Dutch PC maker Tulip has withdrawn its patent infringement law suit against Dell following an out-of-court settlement from which the Texan hardware giant emerges as the de facto winner.
The two companies last week agreed to a deal under which Tulip will receive $49.5 million - significantly less than the $17 billion in actual and punitive damages it originally sought. Dell will only have to pay $10 million toward that $49.5 million - it's not clear where the rest is coming from; presumably its motherboard suppliers will have to cough up the rest - and is able to say that it didn't infringe Tulip's patent.
Dell also gets a non-exclusive licence to the patent at the heart of the case: number 5,594,621, entitled 'Motherboard for a computer of the AT type, and a computer of the AT type comprising such motherboard' and which describes a way to connect PCI and ISA cards to an AT motherboard.
In November 2000, Tulip alleged that Dell Optiplex PCs shipped since 1997 incorporated without authorisation technology covered by that patent. The patent was filed in 1995.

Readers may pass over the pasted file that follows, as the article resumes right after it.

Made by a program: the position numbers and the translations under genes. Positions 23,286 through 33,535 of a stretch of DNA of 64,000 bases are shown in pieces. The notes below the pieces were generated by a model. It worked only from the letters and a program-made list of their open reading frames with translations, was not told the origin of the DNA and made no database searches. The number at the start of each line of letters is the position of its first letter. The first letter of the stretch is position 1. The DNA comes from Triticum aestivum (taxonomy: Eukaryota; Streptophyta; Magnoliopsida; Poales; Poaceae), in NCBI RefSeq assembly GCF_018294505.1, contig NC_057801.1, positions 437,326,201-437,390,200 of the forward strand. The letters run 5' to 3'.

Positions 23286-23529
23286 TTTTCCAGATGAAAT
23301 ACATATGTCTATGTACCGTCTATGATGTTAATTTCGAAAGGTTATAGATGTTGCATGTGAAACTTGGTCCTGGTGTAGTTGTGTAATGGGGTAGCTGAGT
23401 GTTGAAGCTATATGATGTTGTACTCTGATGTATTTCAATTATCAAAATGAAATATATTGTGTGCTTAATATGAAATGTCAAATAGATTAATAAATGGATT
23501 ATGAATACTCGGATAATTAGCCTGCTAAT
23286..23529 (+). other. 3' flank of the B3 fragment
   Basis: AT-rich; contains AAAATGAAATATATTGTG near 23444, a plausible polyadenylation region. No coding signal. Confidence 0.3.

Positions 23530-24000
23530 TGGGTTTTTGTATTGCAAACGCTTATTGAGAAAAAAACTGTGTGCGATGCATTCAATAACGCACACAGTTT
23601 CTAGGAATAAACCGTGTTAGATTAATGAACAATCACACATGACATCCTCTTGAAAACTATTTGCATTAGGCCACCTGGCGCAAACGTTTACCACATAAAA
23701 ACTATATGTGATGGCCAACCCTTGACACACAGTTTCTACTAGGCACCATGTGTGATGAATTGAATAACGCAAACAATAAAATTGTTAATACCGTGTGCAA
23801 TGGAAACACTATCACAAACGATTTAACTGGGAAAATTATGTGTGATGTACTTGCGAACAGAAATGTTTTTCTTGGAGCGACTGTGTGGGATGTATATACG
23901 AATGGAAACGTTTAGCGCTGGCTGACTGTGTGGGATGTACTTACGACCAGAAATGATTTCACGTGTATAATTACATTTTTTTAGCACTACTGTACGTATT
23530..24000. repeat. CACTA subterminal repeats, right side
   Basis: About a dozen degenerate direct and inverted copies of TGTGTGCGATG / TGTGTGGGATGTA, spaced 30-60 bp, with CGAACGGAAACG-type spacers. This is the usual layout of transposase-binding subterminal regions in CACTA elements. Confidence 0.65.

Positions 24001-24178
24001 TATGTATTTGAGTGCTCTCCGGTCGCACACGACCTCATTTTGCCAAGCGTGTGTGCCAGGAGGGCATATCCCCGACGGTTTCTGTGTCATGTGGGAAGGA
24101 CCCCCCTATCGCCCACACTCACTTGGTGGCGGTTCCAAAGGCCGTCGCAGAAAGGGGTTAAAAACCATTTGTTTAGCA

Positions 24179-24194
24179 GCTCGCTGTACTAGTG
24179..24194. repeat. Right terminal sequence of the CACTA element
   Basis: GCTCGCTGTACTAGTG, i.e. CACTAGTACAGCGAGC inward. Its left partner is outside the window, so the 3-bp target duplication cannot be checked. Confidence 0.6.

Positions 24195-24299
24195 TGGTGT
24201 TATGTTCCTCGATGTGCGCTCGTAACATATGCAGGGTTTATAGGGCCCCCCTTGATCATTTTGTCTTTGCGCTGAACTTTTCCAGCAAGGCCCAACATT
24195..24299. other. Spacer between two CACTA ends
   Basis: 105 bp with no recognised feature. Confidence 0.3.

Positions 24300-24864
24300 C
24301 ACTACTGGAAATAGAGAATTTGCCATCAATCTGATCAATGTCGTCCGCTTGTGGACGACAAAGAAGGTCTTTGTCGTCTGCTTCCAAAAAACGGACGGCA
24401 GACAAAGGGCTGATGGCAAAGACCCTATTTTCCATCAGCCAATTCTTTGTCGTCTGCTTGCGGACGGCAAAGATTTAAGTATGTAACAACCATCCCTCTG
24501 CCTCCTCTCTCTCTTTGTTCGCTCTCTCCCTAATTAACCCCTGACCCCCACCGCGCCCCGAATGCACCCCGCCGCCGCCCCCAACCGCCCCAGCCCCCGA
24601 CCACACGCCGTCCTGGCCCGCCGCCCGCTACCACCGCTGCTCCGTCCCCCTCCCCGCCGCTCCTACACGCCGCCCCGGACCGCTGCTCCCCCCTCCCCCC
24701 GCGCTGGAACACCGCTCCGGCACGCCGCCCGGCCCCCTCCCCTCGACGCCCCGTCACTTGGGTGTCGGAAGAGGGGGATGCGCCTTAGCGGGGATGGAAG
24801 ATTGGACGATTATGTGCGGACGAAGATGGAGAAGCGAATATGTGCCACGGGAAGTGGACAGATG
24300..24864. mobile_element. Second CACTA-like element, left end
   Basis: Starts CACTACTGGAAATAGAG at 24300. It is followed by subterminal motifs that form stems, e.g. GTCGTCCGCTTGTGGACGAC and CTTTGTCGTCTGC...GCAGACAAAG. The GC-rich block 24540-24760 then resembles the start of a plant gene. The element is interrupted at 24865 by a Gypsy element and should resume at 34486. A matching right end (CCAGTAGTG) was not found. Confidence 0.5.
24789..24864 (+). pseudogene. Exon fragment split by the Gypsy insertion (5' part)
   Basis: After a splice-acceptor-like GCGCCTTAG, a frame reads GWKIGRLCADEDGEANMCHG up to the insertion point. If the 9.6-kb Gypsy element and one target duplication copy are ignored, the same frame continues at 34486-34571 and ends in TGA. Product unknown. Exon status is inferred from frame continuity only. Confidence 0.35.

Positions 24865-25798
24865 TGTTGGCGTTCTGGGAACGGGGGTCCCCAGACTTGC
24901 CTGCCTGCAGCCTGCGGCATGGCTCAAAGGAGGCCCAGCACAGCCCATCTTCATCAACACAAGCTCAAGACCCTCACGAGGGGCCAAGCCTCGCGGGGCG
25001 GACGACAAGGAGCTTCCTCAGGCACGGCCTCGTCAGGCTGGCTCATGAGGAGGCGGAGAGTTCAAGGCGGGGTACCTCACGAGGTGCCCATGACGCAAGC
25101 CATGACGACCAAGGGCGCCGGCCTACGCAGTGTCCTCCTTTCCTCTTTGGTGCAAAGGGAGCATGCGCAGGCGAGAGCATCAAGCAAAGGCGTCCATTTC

Cleared on all charges and paying only $10 million - a conclusive victory for Dell, we'd say.
That said, Tulip doesn't do too badly, either: it wins a tidy sum of money - which it describes as "a significant improvement of its financial position"; it lost €7.2 million during fiscal 2002 - and the validity of its patent is ensured for the time being. Dell had not only claimed it did not infringe Tulip's patent but it contested that the patent was invalid and unenforceable.
John Ferrell, a partner at Palo Alto-based law firm Carr & Farrell who specialises in patent issues, told The Register: "This was a very favorable outcome for both parties. Tulip avoided exposing its patent to invalidation scrutiny, while Dell and its vendors dodged a potential billion dollar judgment.
"Tulip's AT patent received $50 million in gold plating with this settlement." ®